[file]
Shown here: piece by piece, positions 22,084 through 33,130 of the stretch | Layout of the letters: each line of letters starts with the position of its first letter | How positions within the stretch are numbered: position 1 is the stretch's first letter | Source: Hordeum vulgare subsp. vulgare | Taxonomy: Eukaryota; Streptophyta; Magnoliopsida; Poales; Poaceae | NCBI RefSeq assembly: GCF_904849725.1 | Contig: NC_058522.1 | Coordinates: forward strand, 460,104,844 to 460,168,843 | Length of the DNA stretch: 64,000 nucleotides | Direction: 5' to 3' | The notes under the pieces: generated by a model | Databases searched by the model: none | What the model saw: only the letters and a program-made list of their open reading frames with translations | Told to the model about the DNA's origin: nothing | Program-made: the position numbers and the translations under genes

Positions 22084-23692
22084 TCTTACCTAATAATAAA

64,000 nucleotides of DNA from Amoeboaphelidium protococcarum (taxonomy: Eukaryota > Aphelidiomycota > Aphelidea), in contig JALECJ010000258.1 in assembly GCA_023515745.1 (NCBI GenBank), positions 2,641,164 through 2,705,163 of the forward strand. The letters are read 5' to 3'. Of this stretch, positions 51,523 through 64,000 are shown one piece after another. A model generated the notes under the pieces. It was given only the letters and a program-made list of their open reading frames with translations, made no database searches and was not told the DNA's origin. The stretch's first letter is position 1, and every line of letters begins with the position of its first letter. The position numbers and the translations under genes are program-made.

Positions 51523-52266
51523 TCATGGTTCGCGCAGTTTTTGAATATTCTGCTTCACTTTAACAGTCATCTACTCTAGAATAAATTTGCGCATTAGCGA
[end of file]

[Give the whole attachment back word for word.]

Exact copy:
Shown here: piece by piece, positions 22,084 through 33,130 of the stretch | Layout of the letters: each line of letters starts with the position of its first letter | How positions within the stretch are numbered: position 1 is the stretch's first letter | Source: Hordeum vulgare subsp. vulgare | Taxonomy: Eukaryota; Streptophyta; Magnoliopsida; Poales; Poaceae | NCBI RefSeq assembly: GCF_904849725.1 | Contig: NC_058522.1 | Coordinates: forward strand, 460,104,844 to 460,168,843 | Length of the DNA stretch: 64,000 nucleotides | Direction: 5' to 3' | The notes under the pieces: generated by a model | Databases searched by the model: none | What the model saw: only the letters and a program-made list of their open reading frames with translations | Told to the model about the DNA's origin: nothing | Program-made: the position numbers and the translations under genes

Positions 22084-23692
22084 TCTTACCTAATAATAAA

64,000 nucleotides of DNA from Amoeboaphelidium protococcarum (taxonomy: Eukaryota > Aphelidiomycota > Aphelidea), in contig JALECJ010000258.1 in assembly GCA_023515745.1 (NCBI GenBank), positions 2,641,164 through 2,705,163 of the forward strand. The letters are read 5' to 3'. Of this stretch, positions 51,523 through 64,000 are shown one piece after another. A model generated the notes under the pieces. It was given only the letters and a program-made list of their open reading frames with translations, made no database searches and was not told the DNA's origin. The stretch's first letter is position 1, and every line of letters begins with the position of its first letter. The position numbers and the translations under genes are program-made.

Positions 51523-52266
51523 TCATGGTTCGCGCAGTTTTTGAATATTCTGCTTCACTTTAACAGTCATCTACTCTAGAATAAATTTGCGCATTAGCGA